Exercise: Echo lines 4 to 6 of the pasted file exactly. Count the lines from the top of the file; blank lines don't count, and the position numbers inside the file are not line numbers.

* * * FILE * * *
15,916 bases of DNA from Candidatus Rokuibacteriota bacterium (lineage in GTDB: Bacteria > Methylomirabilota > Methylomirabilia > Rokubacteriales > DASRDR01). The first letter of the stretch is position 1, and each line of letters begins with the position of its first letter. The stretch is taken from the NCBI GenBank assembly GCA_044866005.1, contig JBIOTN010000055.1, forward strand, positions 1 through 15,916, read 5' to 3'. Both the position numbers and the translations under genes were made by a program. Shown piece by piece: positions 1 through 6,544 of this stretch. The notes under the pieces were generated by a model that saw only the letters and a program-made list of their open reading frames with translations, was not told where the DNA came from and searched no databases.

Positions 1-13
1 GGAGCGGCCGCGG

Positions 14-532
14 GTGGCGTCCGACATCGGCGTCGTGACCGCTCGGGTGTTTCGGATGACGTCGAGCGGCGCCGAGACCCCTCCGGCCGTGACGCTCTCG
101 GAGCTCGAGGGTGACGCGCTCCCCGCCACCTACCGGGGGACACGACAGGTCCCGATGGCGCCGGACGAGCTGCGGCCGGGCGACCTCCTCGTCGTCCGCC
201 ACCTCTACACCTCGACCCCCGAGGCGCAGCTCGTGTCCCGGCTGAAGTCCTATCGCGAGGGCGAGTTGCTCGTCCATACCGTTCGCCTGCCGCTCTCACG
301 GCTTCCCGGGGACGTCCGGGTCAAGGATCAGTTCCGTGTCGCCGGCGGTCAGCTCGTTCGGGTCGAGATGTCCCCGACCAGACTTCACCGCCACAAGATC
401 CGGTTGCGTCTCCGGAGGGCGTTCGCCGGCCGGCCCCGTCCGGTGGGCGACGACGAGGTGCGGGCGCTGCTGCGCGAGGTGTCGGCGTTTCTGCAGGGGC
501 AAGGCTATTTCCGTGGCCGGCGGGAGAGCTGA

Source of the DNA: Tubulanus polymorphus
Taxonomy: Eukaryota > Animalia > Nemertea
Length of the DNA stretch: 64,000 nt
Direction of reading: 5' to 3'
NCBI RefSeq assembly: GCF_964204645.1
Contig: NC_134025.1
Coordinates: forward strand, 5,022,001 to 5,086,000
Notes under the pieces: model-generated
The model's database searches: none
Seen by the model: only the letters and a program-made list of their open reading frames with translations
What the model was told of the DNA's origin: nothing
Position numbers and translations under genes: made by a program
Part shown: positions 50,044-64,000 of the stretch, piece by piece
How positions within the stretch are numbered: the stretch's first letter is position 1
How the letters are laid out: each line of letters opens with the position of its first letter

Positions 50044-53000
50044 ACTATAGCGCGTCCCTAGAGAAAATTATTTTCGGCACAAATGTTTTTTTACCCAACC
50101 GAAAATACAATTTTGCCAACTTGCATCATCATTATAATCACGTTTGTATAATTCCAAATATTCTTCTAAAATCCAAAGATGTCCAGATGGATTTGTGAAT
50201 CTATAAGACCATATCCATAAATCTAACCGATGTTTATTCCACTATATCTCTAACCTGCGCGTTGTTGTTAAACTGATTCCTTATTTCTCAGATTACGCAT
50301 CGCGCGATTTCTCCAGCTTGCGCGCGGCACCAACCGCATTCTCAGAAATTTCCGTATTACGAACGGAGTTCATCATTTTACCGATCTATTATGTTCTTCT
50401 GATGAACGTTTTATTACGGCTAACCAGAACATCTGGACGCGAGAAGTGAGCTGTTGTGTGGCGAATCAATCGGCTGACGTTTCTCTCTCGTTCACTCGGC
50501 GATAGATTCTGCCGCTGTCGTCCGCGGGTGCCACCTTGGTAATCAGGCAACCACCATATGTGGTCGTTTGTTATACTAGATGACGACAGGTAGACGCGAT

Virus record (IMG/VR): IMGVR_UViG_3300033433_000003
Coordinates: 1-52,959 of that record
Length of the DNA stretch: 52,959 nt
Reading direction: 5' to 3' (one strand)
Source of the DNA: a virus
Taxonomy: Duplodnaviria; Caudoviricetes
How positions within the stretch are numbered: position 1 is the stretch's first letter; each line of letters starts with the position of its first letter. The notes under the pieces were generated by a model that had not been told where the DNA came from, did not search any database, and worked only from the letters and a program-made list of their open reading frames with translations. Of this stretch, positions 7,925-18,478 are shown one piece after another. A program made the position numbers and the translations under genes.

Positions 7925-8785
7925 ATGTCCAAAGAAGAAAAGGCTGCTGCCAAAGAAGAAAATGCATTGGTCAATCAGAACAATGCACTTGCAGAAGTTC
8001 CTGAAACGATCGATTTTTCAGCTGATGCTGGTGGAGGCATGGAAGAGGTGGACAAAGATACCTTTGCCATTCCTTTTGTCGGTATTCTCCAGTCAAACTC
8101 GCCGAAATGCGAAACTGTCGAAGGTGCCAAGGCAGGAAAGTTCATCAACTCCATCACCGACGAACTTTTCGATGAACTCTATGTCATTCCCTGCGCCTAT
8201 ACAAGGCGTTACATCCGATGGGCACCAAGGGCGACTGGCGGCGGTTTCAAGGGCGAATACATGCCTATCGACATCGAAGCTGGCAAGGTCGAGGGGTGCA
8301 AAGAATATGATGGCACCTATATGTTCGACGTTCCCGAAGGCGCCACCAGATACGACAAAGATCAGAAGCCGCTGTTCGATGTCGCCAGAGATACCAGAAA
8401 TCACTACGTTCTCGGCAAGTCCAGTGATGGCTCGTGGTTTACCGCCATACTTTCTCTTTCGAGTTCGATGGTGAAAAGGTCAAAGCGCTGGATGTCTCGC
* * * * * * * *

Positions 14-532
14 GTGGCGTCCGACATCGGCGTCGTGACCGCTCGGGTGTTTCGGATGACGTCGAGCGGCGCCGAGACCCCTCCGGCCGTGACGCTCTCG
101 GAGCTCGAGGGTGACGCGCTCCCCGCCACCTACCGGGGGACACGACAGGTCCCGATGGCGCCGGACGAGCTGCGGCCGGGCGACCTCCTCGTCGTCCGCC